Hess said Wood’s resourcefulness and commitment takes steps further than raw talent would alone.

“As unusual as young organists are, it’s also rare for students to have an organ in each of their homes,” Hess noted. “He’s very resourceful. He was able to find a free organ on Craigslist for his mom’s house.”

Jack Wood’s father, John Wood of Great Falls, said that his oldest son has always shown musical promise. He also recalls the day that Jack first heard about a lack of rising organists, but says it has been relatively recent that he realized this instrument was not going to be a fleeting interest for Jack.

John said that he has enjoyed watching Jack evolve into a more serious, accomplished musician and has come to really grasp just how talented Jack really is. Jack’s family, which includes two younger sisters and a younger brother, has watched him play not only in Virginia churches, but also at the helm of organs in other states. No matter where the Woods go, Music Directors all relay the same message to Jack’s parents: he’s the real deal.

“We’ve taken him all over,” John said. “When we are in New Jersey visiting my parents, I take him to churches there. Music directors are always impressed. Also we rent a house on the beach in New Jersey every year, and one summer I remember visiting this small church in this small town called Strathmere, where the people encouraged us to take him to a church in Ocean City with a really large organ. Jack played for a few days with the music director there, too. At all these places, I always ask if he’s any good. They always say, ‘Wow. He is awesome.’”

John said his son has never asked for money, but is often told that he is too talented to play for free.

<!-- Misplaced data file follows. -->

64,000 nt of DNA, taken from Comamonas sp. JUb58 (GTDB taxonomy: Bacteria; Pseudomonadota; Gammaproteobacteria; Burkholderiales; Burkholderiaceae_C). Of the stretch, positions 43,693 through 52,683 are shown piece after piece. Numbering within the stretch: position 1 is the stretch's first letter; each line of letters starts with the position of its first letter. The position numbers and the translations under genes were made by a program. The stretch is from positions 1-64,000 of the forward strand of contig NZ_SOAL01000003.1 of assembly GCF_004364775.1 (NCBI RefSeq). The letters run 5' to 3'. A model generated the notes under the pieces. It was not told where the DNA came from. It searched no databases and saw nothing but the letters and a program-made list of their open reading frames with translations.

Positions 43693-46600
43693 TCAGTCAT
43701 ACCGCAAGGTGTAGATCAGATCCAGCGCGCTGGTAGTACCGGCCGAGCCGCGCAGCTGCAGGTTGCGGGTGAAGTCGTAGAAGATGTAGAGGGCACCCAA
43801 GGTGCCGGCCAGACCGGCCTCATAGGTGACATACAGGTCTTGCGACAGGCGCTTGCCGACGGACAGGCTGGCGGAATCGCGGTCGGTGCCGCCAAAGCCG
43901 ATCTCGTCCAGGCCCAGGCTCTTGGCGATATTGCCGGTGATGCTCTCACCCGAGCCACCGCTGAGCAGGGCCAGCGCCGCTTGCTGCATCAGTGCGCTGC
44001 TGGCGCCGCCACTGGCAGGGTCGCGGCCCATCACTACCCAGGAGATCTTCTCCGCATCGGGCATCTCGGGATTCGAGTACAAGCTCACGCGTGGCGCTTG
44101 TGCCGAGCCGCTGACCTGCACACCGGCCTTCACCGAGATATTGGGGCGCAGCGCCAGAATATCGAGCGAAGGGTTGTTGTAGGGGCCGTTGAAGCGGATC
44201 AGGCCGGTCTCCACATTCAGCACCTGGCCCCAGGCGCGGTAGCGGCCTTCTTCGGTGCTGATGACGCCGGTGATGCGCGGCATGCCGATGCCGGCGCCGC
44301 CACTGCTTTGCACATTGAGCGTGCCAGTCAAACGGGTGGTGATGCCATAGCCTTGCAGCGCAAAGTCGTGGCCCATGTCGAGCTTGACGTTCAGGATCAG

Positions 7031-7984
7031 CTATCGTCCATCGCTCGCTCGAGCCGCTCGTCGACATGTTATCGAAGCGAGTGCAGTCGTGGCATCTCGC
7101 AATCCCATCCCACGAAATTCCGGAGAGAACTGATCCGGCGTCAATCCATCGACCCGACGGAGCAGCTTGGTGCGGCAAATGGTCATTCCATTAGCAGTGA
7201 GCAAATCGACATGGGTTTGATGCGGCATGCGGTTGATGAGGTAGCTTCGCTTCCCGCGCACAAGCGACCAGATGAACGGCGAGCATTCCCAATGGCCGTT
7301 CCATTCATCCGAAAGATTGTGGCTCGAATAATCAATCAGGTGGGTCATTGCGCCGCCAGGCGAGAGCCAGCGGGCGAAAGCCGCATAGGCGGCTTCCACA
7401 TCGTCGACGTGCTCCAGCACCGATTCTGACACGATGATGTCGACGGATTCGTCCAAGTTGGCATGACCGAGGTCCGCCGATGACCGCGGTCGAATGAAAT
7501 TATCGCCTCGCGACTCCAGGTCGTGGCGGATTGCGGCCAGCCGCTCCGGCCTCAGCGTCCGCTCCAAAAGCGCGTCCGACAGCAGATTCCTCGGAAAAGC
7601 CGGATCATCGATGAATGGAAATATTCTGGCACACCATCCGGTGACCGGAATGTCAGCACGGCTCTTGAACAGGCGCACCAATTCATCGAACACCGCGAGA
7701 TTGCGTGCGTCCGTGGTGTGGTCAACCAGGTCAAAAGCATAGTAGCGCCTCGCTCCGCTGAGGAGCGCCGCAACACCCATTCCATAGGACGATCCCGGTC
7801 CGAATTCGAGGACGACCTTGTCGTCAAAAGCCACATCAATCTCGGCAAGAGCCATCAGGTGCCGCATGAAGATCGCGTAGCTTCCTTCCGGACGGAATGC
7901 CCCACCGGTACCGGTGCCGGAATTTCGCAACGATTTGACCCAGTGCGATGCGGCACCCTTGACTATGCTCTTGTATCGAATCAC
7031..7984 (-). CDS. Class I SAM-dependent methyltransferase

Meanwhile, Jack said that he does not yet charge for tickets to his concerts or set prices for playing at church services because he feels lucky for already knowing his calling.

In terms of specific goals, Jack said he is working on mastering what he said is considered one of the hardest pieces for an organist to tackle.

“At some point I would like to complete ‘Widor’s Toccata’ [a symphony for the organ],” Jack said. “Once you can play that, you’re the real deal. I’ve tried, but it’s pretty hard to get.”

Jack said that as he pursues his dreams and continues taking the steps toward becoming a career organist, he hopes he can inspire other young keyboardists to think about similar paths. As fun as the ivories are, he said that adding pedals to the mix can be a thrilling challenge.

“My advice to any accomplished young pianists is that, if you like this article and if the organ interests you at all, become an organist,” Jack said. “We need more young organists. It would be awful if there came a day where churches had to be without organ music. Rock music and guitars can be good, but that isn’t traditional church music.”

For any inquiries about Jack and his music, visit his Facebook page at or email him directly at